Effects of atomoxetine, desipramine, D-amphetamine and methylphenidate on impulsivity in juvenile rats, measured in a T-maze procedure
Key-Obs SAS, 3 allée du Titane, F-45100 Orléans, France. Neuroscience Letters
(Impact Factor: 2.03).
02/2011; 489(1):20-4. DOI: 10.1016/j.neulet.2010.11.058
Impulsivity is a core symptom of Attention Deficit/Hyperactivity Disorder (ADHD). In the present study, we assessed the effects of two stimulants, methylphenidate and d-amphetamine and of two non stimulant noradrenaline reuptake inhibitors, atomoxetine and desipramine, on the tolerance to delay of reward, taken as an index of impulsivity, in juvenile Wistar rats. Animals were trained in a T-maze to choose between a small-and-immediate reward and a large-but-30s-delayed reward. The effects of drugs were studied on the performance of animals at 30-40 day of age. Methylphenidate (3mg/kg), atomoxetine (1mg/kg), d-amphetamine (1 and 2mg/kg) and desipramine (8 and 16mg/kg) increased the number of choices of the large-but-delayed reward, i.e. decreased impulsivity. Given that these drugs are commonly prescribed in ADHD, these data indicate that the T-maze procedure in juvenile animals may be suitable for testing the therapeutic potential of drugs intended to the treatment of ADHD in children.
Available from: Natalie E Zlebnik
- "Norepinephrine in the PFC modulates cognitive functioning and has been associated with attention regulation, working memory, and behavioral inhibition (Arnsten 2000; Arnsten and Casey 2011). While results examining the effects of DA receptor agonists and antagonists on delay discounting have been mixed (Hamidovic et al. 2008; Wade et al. 2000; van Gaalen et al. 2006), previous work found decreased impulsive choice during a delay-discounting task with NET inhibition by ATO (Bizot et al. 2011; Robinson et al. 2008, but see Baarendse and Vanderschuren 2012; Broos et al. 2012a, b; Sun et al. 2012). Exercise also increases extracellular levels of NE and DA in the PFC (Ma 2008; Meeusen and De Meirleir 1995; Paluska and Schwenk 2000), and it may be by this mechanism that wheel running augmented the treatment effects of ATO and resulted in differential levels of wheel running in LoI versus HiI rats. "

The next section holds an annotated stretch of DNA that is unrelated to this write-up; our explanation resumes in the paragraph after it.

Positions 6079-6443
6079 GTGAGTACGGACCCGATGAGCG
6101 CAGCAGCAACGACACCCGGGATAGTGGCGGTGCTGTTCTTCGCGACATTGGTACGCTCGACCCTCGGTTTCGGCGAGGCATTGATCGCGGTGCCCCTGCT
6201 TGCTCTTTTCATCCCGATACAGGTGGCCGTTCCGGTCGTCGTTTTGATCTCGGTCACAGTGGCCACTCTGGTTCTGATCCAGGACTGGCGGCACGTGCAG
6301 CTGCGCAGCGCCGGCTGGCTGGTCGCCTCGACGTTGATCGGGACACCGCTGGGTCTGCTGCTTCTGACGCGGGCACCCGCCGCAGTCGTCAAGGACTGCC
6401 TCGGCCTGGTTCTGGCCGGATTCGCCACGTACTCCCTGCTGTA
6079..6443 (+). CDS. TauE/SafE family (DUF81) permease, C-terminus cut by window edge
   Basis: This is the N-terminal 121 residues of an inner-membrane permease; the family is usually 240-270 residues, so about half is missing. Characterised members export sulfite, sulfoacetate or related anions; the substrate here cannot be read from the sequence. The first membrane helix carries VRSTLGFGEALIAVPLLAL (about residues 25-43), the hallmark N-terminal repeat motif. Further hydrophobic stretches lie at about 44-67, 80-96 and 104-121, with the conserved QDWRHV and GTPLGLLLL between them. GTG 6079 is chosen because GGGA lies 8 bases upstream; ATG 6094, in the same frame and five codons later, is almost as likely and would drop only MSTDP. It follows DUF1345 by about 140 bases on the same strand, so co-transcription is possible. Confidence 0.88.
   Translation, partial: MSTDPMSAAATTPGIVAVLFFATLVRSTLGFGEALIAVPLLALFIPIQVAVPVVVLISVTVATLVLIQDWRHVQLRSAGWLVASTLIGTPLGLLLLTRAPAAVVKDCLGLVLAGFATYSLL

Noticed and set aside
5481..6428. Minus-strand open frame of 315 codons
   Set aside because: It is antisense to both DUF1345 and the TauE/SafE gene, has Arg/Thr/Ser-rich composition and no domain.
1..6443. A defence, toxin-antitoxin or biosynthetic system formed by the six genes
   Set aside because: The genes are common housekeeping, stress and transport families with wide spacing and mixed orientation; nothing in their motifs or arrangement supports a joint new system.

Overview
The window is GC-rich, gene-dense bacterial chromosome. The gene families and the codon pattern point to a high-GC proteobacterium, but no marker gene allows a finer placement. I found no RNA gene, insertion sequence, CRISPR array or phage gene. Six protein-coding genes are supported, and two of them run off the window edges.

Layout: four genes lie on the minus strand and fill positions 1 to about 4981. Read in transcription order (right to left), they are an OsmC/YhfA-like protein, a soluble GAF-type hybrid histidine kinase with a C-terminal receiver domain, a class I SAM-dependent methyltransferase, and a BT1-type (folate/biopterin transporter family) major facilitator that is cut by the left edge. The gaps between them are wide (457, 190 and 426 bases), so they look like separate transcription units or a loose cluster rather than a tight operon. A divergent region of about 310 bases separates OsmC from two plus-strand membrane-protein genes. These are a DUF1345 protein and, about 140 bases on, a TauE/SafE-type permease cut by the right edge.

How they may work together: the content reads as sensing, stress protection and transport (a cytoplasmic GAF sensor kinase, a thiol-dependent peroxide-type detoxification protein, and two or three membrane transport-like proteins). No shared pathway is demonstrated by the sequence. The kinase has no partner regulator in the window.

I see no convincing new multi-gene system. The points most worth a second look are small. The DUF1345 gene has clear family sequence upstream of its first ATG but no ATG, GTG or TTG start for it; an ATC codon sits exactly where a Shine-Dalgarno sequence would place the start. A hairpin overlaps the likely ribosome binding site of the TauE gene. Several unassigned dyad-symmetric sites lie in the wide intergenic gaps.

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Aerobic exercise and the attention-deficit/hyperactivity disorder medication, atomoxetine (ATO), are two monotherapies that have been shown to suppress reinstatement of cocaine-seeking in an animal model of relapse. The present study investigated the effects of combining wheel running and ATO versus each treatment alone on cocaine-seeking precipitated by cocaine and cocaine-paired cues in rats with differing susceptibility to drug abuse (i.e., high vs. low impulsive).